Spinach can be picked and eaten at any size, from tiny sprouts (microgreens) to fully mature and just beginning to bolt. In terms of flavour, young small leaves taste the best. Think baby spinach. You can either harvest the entire plant by pulling it up by the roots and then removing the leaves, or you can harvest leaves bit by bit. Just like you do with kale, continually remove the larger leaves from the bottom of the plant as needed, leaving the rest of the plant to continue growing and producing new leaves. You can continue to do this until the plant begins to bolt, when it should be pulled up entirely.

Hard frost is usually the end of spinach growing season here in Calgary. Spinach will stop growing at 4 C, but will continue to be harvestable. Frost, however, will turn spinach leaves to mush. You can delay this by covering your plants with frost cloth or old bed sheets when there are frost warnings, but if we get a hard frost (four consecutive hours below -2 C without a cover) it is time to turn in the towel and pull them all. Keep an eye on the forecast. It's better to salvage what you have then have it all be unusable mush.

Seed saving

Most spinach varieties available to the home gardener are hybrids, as they have been bred specifically to bolt later and mature earlier. Seeds from hybrid plants will produce unpredictable plants. It may be a fun experiment to see what you get, but if you want a plant that is true to seed (is the same as your parent plant), you will need to collect seeds from open pollinated spinach plants. There are a few available, but you will have to purposefully search them out. Monstrueux de Viroflay is one open pollinated variety available from West Coast Seeds. If you would like to save seeds, keep a few healthy plants that are bolting in the ground and allow them to form seeds. Seeds are mature once they turn a tan brown colour with a solid, true white interior. Cut the plant at its base and hang upside down for 4-10 days to fully dry. Thresh seeds to remove and store in a cool, dry place. Spinach seeds will last for 2-4 years if kept in ideal conditions.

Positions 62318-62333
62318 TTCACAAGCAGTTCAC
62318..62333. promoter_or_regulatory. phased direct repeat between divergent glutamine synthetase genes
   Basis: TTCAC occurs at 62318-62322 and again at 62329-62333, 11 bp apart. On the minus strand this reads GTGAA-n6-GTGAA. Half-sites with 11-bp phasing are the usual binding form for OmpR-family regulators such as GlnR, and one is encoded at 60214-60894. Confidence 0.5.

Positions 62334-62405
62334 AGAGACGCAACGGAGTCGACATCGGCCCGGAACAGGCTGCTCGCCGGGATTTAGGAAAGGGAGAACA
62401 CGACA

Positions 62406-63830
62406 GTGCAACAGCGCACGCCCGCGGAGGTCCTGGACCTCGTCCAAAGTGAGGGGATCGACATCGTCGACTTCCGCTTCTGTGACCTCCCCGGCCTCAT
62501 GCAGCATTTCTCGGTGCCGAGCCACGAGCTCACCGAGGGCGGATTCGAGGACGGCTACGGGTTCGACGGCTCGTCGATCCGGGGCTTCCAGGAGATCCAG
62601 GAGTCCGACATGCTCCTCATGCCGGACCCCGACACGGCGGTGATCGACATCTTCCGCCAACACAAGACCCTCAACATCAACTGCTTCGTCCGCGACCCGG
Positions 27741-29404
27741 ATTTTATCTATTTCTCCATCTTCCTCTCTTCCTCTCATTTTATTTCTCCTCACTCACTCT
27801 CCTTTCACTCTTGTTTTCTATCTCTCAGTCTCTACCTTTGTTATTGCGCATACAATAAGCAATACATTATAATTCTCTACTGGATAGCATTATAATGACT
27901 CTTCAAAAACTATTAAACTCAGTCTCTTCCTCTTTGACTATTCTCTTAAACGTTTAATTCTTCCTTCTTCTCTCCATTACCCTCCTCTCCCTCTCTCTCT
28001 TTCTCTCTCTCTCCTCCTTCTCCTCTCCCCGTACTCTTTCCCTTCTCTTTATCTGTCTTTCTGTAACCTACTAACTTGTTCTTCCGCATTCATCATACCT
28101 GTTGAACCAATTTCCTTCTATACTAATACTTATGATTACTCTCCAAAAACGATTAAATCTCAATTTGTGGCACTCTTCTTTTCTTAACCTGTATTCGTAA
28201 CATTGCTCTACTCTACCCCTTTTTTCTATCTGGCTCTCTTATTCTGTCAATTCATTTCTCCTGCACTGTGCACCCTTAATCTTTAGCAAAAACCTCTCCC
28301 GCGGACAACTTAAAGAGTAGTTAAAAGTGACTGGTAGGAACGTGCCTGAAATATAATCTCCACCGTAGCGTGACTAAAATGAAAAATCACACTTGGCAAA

Spinach is a pretty easy to grow vegetable here in Calgary. Because we eat single leaves of the plant, any leaves that have been affected by pests can either be disposed of or the nasty parts of each leaf torn off. Very rarely are pests ever bad enough to affect an entire plant and make the whole thing inedible.


Slugs cause the most damage to spinach in my garden, especially during really wet years like this one. Take a look after dark with a flashlight to confirm they are an issue for you. Silvery, slimy trails are another big indication of slugs. There are a number of ways to reduce slug and snail numbers in your garden:

  • Set up a bait trap. Beer in a small container set level to the ground is a good one. (Please don't waste your good beer on this. Cheap crappy beer only!) Empty orange halves work equally well. Slugs love yeast and all citrus. You will need to clean them out each morning. Even a board left on the top of the soil will act as a daytime hiding place for slugs and a good place for you to collect them in the morning. Collected slugs can be put in soapy water or squished.

  • Diatomaceous earth or ground up egg shells spread on the soil around your plants act as a barrier that slugs will not travel over (it cuts them up).

  • Copper also acts as a barrier to slugs (it gives them a bit of a shock). You can use copper mesh around each individual plant or pennies or copper tape around your entire raised bed (note that this will only keep new slugs out, not remove ones that are already in your beds). Any barriers must be continuous to be effective. Slugs will find a way around if it isn't.

This is the copper tape I use for slug exclusion

Leaf miners

Leaf miners are the larvae of a type of sawfly. The flies lay their eggs into the leaves by making a small cut in the leaf. When hatched, the larvae eat the interior of the leaves. Often times you will see black spots in the browned sections that is the fracas (poop) of the larvae. Leaf miners rarely do large amounts of damage to spinach, but if you are worried, there are some actions you can take to reduce that damage. First is to use row covers to prevent the flies from laying the eggs in the first place. They should go on the moment you see the sprouts poking through the soil. Using row covers that still allow sunlight and moisture to penetrate are best. They can be found wherever gardening tools are sold. You can also let nature take care of the problem for you. Natural populations of predaceous non-stinging wasps occur naturally here. They will naturally reduce leafminer infestations and damage will be limited. This does require a bit of patience as well as tolerance for a small amount of damage (there needs to be some prey in order for predators to exist and stick around). It also means not using chemical pesticides, as these will kill the wasps we want to encourage.